How Much Crime Fighting Do ‘Crime Fighters’ Really Do?

Written by Victor E. Kappeler, Ph.D.

In an earlier post on policing and crime fighting, I briefly reviewed some of the research on police activities discussing the amount of time cops spend on law enforcement related activities. That research basically shows that only a small percentage of police activity is actually devoted to “crook-catching.” I concluded that, “When one looks at all the research on what police officers actually do, it is safe to say that very little of a police officer’s day is directly devoted to the stereotypical depiction of a cop as ‘crime fighter.’ Indeed, a television cop probably sees more crime fighting action in a single season than many cops see in their entire careers.”

Another way to determine just how much real crime-fighting police officers do is to look at the crime reported to the police against the number of officers employed in the United States. The FBI’s annual “Uniform Crime Report” provides us with data on the number of crimes reported to the police. We can look at the number of crimes reported to the police by the number of sworn officers employed in any given year to get a rough idea of how much crime fighting is really done.

For example, if we take all the violent crimes reported to the police in 2011, we find that there were 1,203,564 violent crimes (FBI, 2012). Since more than 885,000 people worked as sworn officers in that same year (BJS 2012), there were 1.36 violent crimes reported for every police officer employed in the US. If crime were dispersed evenly across the nation’s police, then this would mean that in 2011 each police officer would have been responsible for investigating just over a single violent crime. And since we know that a relatively small number of criminals are responsible for the vast majority of crime in society, each cop would be responsible for even fewer criminals.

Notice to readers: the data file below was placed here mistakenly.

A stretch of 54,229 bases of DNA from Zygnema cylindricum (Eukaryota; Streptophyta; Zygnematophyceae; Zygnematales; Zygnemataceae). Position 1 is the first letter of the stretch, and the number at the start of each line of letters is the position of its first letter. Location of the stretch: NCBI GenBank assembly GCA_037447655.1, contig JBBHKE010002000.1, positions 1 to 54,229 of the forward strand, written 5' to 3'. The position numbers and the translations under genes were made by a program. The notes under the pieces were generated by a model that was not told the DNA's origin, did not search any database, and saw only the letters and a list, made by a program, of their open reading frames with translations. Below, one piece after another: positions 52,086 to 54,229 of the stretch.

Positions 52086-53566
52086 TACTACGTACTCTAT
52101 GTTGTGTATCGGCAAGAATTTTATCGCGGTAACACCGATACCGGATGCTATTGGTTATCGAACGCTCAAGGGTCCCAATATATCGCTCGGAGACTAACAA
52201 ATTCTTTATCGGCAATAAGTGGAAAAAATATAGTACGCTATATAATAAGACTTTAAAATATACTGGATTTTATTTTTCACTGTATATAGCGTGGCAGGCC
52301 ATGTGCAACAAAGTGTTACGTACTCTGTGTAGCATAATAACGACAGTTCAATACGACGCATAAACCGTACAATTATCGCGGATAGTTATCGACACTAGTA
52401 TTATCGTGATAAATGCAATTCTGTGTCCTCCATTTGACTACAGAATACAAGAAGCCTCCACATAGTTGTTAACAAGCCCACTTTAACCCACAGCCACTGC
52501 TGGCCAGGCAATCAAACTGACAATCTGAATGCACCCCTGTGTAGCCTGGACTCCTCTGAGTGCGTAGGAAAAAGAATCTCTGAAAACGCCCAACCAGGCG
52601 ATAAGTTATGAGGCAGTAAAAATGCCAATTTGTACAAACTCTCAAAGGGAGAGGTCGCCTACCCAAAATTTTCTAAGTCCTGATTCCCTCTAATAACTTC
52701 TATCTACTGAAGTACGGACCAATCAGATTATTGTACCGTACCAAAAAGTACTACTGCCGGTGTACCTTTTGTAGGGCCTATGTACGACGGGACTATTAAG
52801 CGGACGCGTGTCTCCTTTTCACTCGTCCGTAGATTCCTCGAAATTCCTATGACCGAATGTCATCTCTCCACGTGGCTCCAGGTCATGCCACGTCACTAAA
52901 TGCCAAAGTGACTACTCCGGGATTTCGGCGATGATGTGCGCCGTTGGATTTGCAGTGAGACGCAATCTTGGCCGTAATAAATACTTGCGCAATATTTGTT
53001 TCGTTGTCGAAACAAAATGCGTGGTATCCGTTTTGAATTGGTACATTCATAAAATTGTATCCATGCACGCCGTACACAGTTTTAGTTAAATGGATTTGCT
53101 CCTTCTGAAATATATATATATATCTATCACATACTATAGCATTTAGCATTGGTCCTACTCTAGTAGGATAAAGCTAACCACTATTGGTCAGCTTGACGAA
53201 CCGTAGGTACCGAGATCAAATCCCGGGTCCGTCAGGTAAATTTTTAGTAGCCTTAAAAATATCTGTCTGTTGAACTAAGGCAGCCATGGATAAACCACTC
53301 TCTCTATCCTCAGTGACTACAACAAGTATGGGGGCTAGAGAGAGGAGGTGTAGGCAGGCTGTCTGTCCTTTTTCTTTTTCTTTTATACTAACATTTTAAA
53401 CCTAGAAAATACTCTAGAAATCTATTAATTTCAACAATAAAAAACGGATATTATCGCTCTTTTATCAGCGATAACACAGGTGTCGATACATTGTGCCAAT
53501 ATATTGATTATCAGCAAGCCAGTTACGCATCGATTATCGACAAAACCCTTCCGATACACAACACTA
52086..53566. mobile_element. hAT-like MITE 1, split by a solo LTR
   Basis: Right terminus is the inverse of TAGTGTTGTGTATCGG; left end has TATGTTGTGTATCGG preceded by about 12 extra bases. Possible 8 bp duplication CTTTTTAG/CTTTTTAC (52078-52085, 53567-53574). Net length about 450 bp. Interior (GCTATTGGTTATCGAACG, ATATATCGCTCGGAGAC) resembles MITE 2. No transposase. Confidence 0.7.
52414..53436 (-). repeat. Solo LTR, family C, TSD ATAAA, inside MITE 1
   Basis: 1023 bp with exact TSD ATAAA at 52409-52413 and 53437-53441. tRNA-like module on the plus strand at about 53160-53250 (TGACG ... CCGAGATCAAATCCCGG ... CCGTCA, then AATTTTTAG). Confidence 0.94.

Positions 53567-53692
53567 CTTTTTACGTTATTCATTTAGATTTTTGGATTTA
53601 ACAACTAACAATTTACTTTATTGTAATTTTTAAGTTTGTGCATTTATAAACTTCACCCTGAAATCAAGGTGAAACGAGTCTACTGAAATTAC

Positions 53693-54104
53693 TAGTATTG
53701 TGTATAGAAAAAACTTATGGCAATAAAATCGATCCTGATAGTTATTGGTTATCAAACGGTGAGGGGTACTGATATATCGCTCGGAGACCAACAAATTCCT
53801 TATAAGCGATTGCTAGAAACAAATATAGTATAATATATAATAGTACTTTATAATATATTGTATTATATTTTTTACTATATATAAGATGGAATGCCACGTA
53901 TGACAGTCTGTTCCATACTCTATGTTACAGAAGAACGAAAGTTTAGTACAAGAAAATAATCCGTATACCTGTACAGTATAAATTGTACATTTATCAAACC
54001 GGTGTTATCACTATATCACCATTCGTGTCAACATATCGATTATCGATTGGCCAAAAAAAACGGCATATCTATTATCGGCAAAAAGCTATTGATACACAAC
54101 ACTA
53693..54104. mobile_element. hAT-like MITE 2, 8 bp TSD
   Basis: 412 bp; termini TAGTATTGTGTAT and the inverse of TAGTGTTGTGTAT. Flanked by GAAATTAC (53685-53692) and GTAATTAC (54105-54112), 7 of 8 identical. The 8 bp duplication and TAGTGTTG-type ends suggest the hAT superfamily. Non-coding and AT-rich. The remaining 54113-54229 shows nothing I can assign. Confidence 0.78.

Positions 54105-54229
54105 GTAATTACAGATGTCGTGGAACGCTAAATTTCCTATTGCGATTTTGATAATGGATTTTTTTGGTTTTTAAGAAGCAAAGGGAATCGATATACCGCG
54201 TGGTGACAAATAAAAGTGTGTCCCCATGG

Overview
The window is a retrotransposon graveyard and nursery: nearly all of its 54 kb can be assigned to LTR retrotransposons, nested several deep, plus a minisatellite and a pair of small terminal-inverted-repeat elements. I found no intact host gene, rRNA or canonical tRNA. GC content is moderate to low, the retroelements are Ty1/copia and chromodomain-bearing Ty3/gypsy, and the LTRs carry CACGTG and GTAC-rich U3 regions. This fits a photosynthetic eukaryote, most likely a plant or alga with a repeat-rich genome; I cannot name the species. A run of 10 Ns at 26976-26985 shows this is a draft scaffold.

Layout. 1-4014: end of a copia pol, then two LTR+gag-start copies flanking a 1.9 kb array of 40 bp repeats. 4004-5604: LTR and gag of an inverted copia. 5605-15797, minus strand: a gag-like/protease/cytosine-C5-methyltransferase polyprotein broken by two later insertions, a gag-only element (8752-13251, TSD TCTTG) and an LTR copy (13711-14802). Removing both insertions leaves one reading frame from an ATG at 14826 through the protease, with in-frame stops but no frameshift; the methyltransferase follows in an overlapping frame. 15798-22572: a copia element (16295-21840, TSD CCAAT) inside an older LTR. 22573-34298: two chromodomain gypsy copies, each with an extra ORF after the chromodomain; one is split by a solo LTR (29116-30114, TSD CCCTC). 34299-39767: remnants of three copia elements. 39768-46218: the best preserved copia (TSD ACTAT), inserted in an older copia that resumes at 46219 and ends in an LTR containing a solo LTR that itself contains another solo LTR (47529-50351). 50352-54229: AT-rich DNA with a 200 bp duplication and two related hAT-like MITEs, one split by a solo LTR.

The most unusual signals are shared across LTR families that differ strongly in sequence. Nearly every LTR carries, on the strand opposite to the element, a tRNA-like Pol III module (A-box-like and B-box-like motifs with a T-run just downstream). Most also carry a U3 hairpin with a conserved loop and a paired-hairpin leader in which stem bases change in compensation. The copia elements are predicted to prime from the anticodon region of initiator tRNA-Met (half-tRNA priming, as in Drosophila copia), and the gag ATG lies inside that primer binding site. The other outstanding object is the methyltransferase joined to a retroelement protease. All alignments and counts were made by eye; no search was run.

Likewise, when we look at the different types of violent offenses, we find that the murder rate is .017 per officer, rape .09 per officer, robbery .4 per officer and aggravated assault .84 per officer. There would also be about 10.2 property crimes per officer, 2.5 burglaries, 7.9 thefts and .81 motor vehicle thefts. This of course does not mean that our average police officer would actually encounter or even arrest one of these offenders, just that these are the rates of crime reported per police officer. In fact, since many crimes never lead to an arrest, these figures drastically underestimate just how many criminals the police encounter every year. The frequency of police actually running into and successfully arresting a criminal is even more telling.

When we look at the number of arrests made by police officers in the U.S., we find that in 2011 our 885,000 officers made about 12.4 million arrests—534,704 violent crime arrests, 1,639,883 property crime arrests, and 10,234312 arrests for petty offenses (FBI, 2012). Sounds like a lot of arrests, right? Not really. While the average officer would have made about 14 arrests in 2011, less than one of these arrests would have been for a violent crime and fewer than two arrests would have been for property crimes. In fact, 12 of the arrests made by our “average” police officer would have been for petty crimes like minor drug or alcohol possession, disorderly conduct, and vandalism. These figures, like the research on police activity, suggest that police work involves far less crime fighting than one might expect.

Victor E. Kappeler, Ph.D.
Associate Dean
School of Justice Studies
Eastern Kentucky University


BJS (2012). Federal Law Enforcement Officers, 2008. U.S. Department of Justice Office of Justice Programs, Bureau of Justice Statistics.

FBI (2012). Uniform Crime Reports, 2011. Washington, DC.

Published on May 14, 2013